Today, cyber crime is on the rise, with large companies, as well as individuals, being the targets of these attacks. Millions of credit card breaches have been reported from companies like Adobe and Target. While you may not be able to completely protect yourself from being a target in these attacks, there are a few little things you can do to decrease the risk of being a victim. To put things into perspective, take a look at what happened to Mat Honan, a senior writer at Wired and former senior reporter for Gizmodo.com. He had his life altered when hackers took over his entire online life, including hacking into his Twitter account and leaving obscene, racist comments for the public to read. All of this happened because he left one little corner of his digital life vulnerable.
While you may not be as big of a target as the senior writer of a prominent tech magazine, hackers are more likely to target people who have the least amount of online protection.
Below are a few easy-to-implement steps that will make using the Internet a whole lot safer:
1. Signing out of your online accounts when you’re done. Sounds simple, right? Yet so many people forget to do so, especially in the comfort of their own home.
2. Changing your Facebook settings to “Friends Only”. Make sure your privacy isn’t set to public, and that you know exactly who you’re sharing your content with!
3. Never post anything that you wouldn’t happily shout in public, because while your Facebook may seem secure, the accounts of your friends may not be locked down. Hackers look at gaining what could be considered small and insignificant information, and they use this information to gain access to more personal information.
4. Clearing your browser history and cookies on a regular basis. You can set your browser to do this automatically just by going to the privacy settings in your browser and click “never remember history”.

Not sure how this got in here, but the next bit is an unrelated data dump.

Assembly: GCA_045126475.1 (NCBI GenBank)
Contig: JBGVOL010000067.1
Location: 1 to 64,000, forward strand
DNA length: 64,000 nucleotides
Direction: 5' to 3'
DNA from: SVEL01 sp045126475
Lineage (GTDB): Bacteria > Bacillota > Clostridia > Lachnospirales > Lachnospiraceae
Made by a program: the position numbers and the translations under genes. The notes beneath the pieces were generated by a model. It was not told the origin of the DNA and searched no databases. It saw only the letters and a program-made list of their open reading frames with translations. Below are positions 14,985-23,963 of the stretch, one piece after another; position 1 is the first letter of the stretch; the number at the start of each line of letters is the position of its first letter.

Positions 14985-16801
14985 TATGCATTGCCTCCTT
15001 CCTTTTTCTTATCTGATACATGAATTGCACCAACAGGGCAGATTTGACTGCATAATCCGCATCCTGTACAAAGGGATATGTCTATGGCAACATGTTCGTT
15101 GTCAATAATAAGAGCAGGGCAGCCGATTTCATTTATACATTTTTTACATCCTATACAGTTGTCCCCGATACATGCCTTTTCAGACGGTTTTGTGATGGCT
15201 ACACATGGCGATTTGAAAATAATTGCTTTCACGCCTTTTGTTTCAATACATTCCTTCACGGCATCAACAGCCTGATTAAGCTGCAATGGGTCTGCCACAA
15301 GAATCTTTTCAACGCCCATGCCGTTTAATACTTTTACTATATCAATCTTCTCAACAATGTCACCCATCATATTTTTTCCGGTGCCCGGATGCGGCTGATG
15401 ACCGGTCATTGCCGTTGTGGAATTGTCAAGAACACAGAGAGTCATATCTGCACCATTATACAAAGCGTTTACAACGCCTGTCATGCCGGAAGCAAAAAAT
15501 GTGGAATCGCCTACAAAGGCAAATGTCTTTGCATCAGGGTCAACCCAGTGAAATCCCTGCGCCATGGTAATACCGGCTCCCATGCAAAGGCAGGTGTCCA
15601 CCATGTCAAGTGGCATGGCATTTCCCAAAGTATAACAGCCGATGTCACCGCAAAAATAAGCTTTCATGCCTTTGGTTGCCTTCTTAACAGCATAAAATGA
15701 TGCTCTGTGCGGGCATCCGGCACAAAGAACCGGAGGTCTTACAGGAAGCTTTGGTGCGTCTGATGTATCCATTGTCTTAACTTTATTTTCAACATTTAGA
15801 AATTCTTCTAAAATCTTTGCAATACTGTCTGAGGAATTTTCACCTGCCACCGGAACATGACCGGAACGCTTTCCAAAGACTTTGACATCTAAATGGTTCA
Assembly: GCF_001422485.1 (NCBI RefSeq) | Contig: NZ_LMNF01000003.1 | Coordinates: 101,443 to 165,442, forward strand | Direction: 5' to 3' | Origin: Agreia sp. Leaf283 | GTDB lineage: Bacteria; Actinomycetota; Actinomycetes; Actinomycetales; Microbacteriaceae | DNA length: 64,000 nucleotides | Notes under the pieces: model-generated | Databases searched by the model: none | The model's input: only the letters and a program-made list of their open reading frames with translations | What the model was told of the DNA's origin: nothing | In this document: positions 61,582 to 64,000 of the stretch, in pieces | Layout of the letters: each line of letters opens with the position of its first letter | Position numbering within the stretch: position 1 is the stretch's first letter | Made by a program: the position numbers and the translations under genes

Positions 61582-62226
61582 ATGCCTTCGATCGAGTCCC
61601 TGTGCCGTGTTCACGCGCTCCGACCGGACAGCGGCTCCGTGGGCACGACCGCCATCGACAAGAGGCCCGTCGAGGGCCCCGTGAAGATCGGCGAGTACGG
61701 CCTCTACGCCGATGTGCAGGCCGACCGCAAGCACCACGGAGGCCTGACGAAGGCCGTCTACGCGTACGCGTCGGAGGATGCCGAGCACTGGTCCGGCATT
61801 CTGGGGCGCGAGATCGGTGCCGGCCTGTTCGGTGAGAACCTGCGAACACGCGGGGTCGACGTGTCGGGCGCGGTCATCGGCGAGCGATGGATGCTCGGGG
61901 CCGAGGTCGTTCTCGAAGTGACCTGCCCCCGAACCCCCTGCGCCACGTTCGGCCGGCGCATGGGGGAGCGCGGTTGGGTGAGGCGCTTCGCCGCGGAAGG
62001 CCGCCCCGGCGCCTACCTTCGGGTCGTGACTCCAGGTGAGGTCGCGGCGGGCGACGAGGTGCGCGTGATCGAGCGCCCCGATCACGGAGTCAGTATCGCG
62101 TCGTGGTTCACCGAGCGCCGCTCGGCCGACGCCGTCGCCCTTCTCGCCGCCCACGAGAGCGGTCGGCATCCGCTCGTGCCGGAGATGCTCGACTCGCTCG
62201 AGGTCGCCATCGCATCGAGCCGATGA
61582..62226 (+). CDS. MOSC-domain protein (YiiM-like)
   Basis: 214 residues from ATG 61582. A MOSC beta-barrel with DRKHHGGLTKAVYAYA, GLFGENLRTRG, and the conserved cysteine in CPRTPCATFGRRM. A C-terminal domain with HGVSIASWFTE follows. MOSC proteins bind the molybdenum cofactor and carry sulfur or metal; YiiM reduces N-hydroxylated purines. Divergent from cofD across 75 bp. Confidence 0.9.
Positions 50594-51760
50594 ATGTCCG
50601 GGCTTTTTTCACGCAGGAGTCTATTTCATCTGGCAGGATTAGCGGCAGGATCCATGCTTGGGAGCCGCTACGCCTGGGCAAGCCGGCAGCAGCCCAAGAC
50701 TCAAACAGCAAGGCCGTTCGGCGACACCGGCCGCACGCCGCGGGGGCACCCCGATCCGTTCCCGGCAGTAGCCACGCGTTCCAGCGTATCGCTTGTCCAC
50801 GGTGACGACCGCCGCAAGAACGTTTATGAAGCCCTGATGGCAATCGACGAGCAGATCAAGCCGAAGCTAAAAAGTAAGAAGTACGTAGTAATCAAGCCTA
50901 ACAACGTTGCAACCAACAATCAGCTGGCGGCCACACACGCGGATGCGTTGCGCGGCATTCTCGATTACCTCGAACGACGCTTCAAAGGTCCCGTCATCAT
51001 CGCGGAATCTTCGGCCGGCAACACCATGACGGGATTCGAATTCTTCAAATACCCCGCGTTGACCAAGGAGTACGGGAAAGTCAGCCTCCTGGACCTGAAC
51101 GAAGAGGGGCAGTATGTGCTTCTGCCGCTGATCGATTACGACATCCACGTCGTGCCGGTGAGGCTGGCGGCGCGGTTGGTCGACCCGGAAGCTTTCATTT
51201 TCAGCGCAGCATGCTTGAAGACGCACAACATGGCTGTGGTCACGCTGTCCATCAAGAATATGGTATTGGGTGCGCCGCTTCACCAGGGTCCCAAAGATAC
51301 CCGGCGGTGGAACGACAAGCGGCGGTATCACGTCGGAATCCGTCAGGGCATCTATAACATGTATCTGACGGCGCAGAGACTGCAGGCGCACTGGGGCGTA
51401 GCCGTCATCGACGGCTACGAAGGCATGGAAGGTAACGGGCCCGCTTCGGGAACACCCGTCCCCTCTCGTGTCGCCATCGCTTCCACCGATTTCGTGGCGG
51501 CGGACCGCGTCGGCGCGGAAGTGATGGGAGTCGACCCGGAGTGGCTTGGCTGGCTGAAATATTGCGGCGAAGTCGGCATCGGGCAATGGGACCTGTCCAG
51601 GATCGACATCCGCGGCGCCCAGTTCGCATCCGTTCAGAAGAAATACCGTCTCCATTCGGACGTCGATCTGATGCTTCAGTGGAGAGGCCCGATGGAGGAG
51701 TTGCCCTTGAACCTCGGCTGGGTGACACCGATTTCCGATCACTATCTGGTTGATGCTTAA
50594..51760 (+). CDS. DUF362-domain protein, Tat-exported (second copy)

5. Password protecting your devices. You wouldn’t leave your house unlocked, so why leave your devices open for hacking?
6. Securing the line. If you are a frequent user of public Wi-Fi, you might want to avoid connecting to your email, online banking, or other sensitive accounts. If that’s unavoidable, you can pay for access to a virtual private network to increase your privacy.
7. Using two-factor authentication. Using this on your Gmail account, Facebook, and any other service that offers it will definitely increase your online security. Two-factor authentication requires you to enter a numeric code that comes from a smartphone app (such as Google Authenticator app available for iOS and Android devices).
8. Using a password manager. This makes it easy to have a unique password for every site, and ensures that if one service gets hacked, the other services won’t be vulnerable.
9. Make yourself difficult to find on social media. Consider using a different email address for each site you join. This will make it harder for strangers to find you on social media, and if you start to receive spam at that email address, you’ll know exactly where the spammer found you.
A smartphone often contains the same login information as your computer, so it is important to make sure you secure it with a key and don’t use a date, because most hackers will start with 19 and then try to guess your age, year you were married, or age of your children to guess the final two digits. Also, it is important to ensure that your laptop has an extremely secure password.
Additionally, if you’re a Mac user, expert author Andy Anderson will show you how to create a very secure folder for holding personal information in our OS X Lion training video on data security and disk images. This lesson is also available if you’re running OS X Mavericks.
Make sure you take action and follow these steps to stay protected online! If you have any other tips that could help readers stay safe online, leave them in the comments below!